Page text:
Chapter 2 Honesty and Integrity Speaking Openly and Walking the Walk


Many business leaders share the perception that the less employees know about the company—such as financial information, internal and external challenges, goals, recruitment efforts, and so on—the better.

The reason, some believe, is that sharing too much undermines confidence in the firm and its leadership.

I believe the opposite is true when it comes to creating heart culture, and I think it takes a great deal of confidence to be open and honest. While some leaders may interpret complete authenticity to equal weakness and vulnerability, what they don’t realize is that people—whether it be employees or your clients—appreciate hearing the facts.

Especially in the financial services field, in which market volatility keeps everyone on their guard, it’s important for leaders to consider sharing more information than they are used to for the sake of building trust and loyalty.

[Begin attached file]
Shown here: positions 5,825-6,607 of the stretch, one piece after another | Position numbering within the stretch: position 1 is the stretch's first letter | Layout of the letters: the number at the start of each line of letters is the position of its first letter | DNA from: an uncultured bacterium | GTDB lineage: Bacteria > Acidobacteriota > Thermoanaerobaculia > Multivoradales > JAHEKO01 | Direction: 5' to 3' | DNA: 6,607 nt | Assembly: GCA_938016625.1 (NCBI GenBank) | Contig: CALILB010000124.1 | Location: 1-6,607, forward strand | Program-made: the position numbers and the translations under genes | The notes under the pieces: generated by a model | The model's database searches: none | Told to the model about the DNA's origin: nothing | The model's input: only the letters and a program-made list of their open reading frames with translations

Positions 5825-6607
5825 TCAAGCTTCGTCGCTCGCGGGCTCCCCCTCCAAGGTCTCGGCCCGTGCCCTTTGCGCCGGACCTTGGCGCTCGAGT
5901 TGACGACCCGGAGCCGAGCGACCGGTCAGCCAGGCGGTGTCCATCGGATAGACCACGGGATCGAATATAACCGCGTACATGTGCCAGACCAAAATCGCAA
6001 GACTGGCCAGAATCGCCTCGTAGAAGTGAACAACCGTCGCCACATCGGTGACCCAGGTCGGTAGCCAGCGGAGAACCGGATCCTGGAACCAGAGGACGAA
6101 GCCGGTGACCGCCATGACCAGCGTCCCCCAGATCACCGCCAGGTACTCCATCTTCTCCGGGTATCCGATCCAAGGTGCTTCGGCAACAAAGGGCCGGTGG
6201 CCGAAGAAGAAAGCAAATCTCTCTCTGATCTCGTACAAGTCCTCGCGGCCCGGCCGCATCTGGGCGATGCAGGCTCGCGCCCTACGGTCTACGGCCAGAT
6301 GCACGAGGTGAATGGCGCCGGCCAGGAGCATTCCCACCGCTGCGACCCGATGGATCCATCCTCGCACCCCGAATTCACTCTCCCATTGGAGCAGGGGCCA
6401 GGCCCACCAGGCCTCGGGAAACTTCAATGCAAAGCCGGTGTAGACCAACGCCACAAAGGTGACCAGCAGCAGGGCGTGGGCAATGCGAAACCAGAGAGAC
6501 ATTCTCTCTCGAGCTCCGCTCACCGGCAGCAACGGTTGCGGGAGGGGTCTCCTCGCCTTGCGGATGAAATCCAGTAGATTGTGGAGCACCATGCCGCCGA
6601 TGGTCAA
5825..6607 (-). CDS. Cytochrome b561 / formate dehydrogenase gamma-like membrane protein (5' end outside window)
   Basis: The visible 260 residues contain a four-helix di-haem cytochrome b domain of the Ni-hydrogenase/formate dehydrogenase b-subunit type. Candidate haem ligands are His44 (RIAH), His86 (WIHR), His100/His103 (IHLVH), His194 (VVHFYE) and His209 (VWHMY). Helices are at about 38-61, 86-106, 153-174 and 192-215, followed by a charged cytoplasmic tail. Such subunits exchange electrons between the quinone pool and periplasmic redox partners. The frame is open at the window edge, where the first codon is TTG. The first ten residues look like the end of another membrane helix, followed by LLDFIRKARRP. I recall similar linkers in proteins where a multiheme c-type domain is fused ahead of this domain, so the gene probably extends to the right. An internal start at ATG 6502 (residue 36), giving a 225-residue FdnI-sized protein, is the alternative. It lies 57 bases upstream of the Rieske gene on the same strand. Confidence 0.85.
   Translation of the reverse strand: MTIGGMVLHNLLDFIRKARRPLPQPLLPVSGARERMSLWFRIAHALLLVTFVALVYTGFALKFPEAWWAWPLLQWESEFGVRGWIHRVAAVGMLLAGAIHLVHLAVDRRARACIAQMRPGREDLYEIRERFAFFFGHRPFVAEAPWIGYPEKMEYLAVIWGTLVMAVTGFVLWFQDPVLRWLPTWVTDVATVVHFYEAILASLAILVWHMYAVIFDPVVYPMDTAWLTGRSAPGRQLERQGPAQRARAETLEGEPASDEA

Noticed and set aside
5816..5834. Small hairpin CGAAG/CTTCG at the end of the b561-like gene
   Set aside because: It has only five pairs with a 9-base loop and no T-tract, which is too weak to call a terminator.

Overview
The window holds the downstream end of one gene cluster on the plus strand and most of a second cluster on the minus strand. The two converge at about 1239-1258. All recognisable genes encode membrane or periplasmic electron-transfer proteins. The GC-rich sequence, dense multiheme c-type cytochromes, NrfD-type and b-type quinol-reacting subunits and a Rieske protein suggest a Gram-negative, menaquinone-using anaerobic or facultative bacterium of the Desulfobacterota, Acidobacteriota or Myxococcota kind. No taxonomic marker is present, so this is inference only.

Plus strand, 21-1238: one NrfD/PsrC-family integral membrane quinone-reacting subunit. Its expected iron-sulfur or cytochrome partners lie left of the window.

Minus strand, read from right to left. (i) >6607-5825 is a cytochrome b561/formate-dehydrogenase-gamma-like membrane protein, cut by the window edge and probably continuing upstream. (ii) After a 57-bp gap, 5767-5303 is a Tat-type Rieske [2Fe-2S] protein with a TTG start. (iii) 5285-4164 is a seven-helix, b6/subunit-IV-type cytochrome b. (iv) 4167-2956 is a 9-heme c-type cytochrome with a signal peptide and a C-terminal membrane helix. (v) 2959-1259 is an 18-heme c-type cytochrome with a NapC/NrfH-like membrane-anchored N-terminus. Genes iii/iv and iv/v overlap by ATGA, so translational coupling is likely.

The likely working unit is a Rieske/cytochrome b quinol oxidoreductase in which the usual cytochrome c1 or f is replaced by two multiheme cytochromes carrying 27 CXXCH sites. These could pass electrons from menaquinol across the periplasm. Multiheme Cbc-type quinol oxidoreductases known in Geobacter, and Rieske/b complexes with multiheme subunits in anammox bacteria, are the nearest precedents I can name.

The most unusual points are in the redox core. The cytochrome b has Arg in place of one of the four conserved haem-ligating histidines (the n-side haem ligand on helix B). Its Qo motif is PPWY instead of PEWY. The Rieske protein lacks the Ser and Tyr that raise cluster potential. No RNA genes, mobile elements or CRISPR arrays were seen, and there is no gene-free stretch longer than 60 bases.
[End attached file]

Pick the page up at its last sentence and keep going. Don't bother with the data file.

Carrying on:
This philosophy is further supported in the book Getting Naked: A Business Fable about Shedding the Three Fears That Sabotage Client Loyalty by Patrick Lencioni1. There’s a powerful theme there about how being honest with clients and employees encourages confidence and support.

So how can a leader maintain stability while sharing information that may be sensitive or that may not always be positive? It’s not as easy as it sounds, but the ...

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